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Arch Phys Med Rehabil. 1995 Jan;76(1):39-44.

Bioenergetic comparison of a new energy-storing foot and SACH foot in traumatic below-knee vascular amputations.

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Service de rééducation Fonctionnelle, Centre Hospitalier Universitaire de Dijon, France.


In this study, the metabolic performances of a new energy-storing foot (Proteor) and of the solid-ankle cushion heel (SACH) are compared. Twelve patients with traumatic below-knee amputations (mean age: 50.0 +/- 19.9 years) and 12 patients with vascular below-knee amputations (mean age: 73 +/- 7 years) were studied. Oxygen uptake (VO2) was measured in all the subjects on a walkway at a self-selected velocity; only the subjects with traumatic amputation were tested on a level treadmill (progressive speed: 2.4-4 and 6 km/h), and then in two randomized trials: incline (+5%) and decline walking treadmill test at 4 km/h. Vascular explorations were done in the vascular patients: distal pressure measurements, pulse plethysmography, transcutaneous oxygen tension. Free walking was improved in subjects with traumatic amputation using the energy-storing foot (+6%), with a better bioenergetic efficiency (0.24 +/- 0.4mL/kg.m vs 0.22 +/- 0.04mL/kg.m). However, in subjects with vascular amputation, this foot did not produce an increased free velocity nor an improved energy cost. During the level treadmill test, the traumatic amputee subjects showed a decrease of energy expenditure with the new prosthetic foot, more significant at sufficient speed (4 km/h): 17.00 +/- 3.42 vs 14.67 +/- 2.05 mL/kg/min (p < .05). The same effect is shown during the incline (19.31 +/- 2.80 vs 16.79 +/- 2.32 mL/kg/min-p < .02) and decline walking tests (14.13 +/- 3.64 vs 11.81 +/- 1.54mL/kg/min-p < .02). There is no significant difference in cardiocirculatory effects between the two types of prosthetic foot. Despite a lower velocity, the subjects with vascular amputation exceed 70% of the maximal heart rate, with the cardiocirculatory factor being the main cause of walking restriction. The energy-storing foot should be reserved for active and fast walkers, whereas the SACH foot seems more suitable for elderly patients with amputation with a slow walk.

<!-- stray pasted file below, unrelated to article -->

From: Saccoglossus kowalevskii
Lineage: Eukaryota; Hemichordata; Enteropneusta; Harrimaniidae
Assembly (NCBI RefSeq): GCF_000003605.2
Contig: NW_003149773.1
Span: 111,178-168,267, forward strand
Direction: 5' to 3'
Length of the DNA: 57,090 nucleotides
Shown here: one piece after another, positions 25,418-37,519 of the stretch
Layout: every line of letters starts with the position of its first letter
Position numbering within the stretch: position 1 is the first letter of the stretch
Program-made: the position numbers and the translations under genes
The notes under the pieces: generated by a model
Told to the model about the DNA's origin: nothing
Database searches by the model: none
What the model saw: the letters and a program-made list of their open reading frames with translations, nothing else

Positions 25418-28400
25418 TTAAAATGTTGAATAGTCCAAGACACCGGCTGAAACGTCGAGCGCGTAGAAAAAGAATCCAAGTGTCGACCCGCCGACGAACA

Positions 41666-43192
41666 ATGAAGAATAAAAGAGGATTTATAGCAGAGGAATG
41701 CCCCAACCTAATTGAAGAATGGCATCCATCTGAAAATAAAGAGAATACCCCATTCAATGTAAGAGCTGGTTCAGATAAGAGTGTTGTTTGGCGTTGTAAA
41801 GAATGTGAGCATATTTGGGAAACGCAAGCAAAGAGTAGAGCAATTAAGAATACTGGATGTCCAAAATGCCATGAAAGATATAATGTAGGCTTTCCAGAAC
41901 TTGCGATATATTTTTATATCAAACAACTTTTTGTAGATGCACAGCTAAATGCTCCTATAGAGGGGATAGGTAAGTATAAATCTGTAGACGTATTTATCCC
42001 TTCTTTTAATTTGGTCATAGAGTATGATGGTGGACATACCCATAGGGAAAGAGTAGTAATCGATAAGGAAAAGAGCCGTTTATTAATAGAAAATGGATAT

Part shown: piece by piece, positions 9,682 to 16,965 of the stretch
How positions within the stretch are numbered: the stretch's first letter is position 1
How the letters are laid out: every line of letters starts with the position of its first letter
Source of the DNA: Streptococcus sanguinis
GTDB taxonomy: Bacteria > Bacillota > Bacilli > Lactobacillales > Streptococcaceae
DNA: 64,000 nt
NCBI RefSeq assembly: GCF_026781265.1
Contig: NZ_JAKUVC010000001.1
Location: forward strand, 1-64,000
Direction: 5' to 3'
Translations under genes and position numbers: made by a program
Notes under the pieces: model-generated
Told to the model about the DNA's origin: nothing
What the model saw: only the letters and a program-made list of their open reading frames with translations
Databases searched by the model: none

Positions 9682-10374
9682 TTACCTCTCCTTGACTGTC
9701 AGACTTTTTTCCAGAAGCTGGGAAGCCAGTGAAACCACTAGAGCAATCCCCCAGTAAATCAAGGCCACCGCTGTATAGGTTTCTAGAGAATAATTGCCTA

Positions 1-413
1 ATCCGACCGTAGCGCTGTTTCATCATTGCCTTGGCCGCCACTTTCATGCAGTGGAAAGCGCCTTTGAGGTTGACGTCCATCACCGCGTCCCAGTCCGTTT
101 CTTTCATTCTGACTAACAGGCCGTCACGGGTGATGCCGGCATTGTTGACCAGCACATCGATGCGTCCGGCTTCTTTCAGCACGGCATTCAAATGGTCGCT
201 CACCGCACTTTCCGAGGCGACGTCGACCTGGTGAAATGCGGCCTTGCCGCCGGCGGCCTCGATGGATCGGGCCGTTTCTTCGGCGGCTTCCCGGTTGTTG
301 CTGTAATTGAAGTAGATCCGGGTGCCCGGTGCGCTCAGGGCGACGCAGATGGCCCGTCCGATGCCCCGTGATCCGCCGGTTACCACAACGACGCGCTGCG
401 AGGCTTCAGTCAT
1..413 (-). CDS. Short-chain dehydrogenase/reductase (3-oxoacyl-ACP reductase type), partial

[Indexed for MEDLINE]

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